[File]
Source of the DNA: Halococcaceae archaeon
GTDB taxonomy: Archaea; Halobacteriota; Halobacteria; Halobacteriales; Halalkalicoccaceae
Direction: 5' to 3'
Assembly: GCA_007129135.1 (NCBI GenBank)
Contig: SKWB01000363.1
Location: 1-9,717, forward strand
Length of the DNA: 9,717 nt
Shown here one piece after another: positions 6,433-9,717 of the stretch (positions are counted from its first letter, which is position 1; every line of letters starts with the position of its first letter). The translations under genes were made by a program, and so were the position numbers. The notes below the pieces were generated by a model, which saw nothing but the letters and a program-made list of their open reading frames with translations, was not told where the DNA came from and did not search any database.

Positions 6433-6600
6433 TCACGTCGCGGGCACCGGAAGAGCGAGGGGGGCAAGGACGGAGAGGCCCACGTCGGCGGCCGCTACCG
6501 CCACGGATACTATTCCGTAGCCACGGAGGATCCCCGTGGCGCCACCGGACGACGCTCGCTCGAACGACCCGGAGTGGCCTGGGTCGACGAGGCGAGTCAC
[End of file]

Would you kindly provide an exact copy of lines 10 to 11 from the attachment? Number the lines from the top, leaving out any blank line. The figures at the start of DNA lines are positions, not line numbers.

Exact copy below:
6433 TCACGTCGCGGGCACCGGAAGAGCGAGGGGGGCAAGGACGGAGAGGCCCACGTCGGCGGCCGCTACCG
6501 CCACGGATACTATTCCGTAGCCACGGAGGATCCCCGTGGCGCCACCGGACGACGCTCGCTCGAACGACCCGGAGTGGCCTGGGTCGACGAGGCGAGTCAC